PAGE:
A 407 came third in class at the 1000 Lakes Rally in 1957

Moskvich 407 - 61

Moskvitch (Russian: Москвич) (sometimes also written as

Moskvich, Moskvič or Moskwitsch) was an automobile

brand from Russia produced by AZLK from 1945 to 1991

and by OAO Moskvitch from 1991 to 2002. The current

article incorporates information about both the brand and

the joint-stock successor of AZLK for the sake of


OAO   Moskvitch   was   a   privatized   venture   name   given   to   the   former   factory   in   order   to   avoid   legal issues   after   the   fall   of   the   Soviet   Union   in   1991.   Since   the   factory   had   no   assembly   branches outside   Russia   after   1991,   its   name   is   largely   used   today   to   refer   to   the   building   located   in Lower Eastern part of Moscow and abandoned since 2006. The   word   moskvitch   (Russian:   москвич)   itself   translates   as   "(a)   Muscovite"   into   English.   It   was used to point out the original location of the cars manufactured outside of Moscow.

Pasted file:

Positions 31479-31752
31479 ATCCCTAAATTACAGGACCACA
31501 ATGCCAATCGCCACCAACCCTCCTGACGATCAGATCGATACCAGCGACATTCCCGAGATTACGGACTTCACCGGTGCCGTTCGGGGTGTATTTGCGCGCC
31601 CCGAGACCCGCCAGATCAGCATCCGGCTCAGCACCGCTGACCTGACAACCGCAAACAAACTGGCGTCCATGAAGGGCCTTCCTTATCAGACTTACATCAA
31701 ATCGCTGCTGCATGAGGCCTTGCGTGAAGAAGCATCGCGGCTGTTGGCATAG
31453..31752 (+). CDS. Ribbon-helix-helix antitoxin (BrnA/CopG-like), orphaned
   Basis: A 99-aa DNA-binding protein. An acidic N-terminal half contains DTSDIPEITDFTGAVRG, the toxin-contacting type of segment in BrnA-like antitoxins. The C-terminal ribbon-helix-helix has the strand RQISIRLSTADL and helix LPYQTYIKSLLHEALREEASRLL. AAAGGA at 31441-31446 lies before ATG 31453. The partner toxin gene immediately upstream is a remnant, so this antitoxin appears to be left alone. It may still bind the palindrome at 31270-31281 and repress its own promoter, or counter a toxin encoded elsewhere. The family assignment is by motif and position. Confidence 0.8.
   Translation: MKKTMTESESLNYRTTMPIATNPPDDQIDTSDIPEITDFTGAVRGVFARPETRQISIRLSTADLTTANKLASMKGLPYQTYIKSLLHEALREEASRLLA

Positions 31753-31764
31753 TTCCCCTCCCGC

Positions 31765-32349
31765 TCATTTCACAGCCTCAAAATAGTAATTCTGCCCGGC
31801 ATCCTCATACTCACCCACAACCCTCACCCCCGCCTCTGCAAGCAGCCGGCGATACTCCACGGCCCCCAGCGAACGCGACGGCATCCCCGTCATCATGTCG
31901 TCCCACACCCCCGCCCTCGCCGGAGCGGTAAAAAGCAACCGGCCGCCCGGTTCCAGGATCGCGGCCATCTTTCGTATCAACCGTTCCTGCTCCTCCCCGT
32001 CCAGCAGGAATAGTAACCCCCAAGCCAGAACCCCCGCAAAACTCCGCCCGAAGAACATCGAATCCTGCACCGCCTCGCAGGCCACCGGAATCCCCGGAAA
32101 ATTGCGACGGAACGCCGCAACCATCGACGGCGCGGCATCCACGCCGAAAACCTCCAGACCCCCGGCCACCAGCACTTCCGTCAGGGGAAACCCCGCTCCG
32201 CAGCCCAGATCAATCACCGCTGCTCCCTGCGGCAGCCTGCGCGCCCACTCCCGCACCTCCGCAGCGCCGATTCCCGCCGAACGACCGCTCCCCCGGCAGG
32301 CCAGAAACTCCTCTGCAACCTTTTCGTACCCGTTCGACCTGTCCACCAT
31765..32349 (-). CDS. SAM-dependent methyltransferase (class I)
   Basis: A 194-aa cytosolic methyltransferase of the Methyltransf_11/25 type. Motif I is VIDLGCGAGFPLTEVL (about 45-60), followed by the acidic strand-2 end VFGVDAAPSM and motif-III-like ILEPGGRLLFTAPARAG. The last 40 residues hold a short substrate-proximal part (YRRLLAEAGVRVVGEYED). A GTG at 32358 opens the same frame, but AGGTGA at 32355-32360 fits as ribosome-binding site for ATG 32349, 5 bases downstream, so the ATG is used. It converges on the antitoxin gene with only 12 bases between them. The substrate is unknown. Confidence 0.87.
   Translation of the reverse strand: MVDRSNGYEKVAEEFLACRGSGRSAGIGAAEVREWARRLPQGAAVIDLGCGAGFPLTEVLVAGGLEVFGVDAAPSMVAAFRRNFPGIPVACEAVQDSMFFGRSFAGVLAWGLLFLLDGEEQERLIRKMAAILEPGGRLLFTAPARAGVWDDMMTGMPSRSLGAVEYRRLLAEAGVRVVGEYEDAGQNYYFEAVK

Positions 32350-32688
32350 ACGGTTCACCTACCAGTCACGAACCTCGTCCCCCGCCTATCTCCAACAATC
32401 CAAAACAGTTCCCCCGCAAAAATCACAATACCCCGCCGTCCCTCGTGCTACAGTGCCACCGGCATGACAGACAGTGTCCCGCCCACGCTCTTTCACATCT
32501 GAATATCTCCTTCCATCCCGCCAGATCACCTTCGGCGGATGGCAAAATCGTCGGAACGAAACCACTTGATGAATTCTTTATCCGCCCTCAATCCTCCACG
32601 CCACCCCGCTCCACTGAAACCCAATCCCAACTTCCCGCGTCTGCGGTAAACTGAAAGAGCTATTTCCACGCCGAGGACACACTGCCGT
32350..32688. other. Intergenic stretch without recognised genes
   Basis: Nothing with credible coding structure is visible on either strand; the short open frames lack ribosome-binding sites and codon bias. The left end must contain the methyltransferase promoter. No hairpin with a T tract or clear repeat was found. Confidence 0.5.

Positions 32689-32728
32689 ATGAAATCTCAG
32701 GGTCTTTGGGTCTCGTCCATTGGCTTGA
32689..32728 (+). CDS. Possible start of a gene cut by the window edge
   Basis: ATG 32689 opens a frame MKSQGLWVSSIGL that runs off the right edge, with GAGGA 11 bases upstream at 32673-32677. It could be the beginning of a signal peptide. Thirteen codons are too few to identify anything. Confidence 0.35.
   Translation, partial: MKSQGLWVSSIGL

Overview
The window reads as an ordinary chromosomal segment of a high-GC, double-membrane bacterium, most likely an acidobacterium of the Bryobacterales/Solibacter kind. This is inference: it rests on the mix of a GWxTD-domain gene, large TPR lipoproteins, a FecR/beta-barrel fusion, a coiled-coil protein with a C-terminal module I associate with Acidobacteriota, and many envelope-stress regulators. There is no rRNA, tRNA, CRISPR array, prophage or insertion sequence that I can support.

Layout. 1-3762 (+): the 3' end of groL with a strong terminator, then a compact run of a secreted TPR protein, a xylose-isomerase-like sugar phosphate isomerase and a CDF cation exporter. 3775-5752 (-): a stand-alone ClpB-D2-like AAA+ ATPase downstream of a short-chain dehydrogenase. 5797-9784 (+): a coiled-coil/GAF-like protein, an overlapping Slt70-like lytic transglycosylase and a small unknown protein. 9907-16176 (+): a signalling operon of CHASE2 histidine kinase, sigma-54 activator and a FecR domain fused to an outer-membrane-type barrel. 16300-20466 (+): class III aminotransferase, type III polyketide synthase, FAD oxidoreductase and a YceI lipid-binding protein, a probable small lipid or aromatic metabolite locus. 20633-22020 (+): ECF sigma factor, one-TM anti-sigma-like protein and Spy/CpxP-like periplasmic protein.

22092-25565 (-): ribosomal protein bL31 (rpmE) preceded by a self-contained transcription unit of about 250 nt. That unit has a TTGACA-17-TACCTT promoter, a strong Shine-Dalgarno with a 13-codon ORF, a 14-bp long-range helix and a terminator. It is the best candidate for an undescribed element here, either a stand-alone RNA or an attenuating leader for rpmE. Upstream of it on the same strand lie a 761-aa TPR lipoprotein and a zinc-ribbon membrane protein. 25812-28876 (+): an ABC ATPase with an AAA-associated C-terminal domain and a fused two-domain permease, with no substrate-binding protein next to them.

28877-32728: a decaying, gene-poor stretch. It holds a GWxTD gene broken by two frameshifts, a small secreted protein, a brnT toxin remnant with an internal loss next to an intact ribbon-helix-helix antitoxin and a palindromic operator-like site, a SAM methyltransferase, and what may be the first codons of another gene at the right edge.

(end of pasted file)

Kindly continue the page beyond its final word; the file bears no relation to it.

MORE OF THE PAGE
Models 402/403/407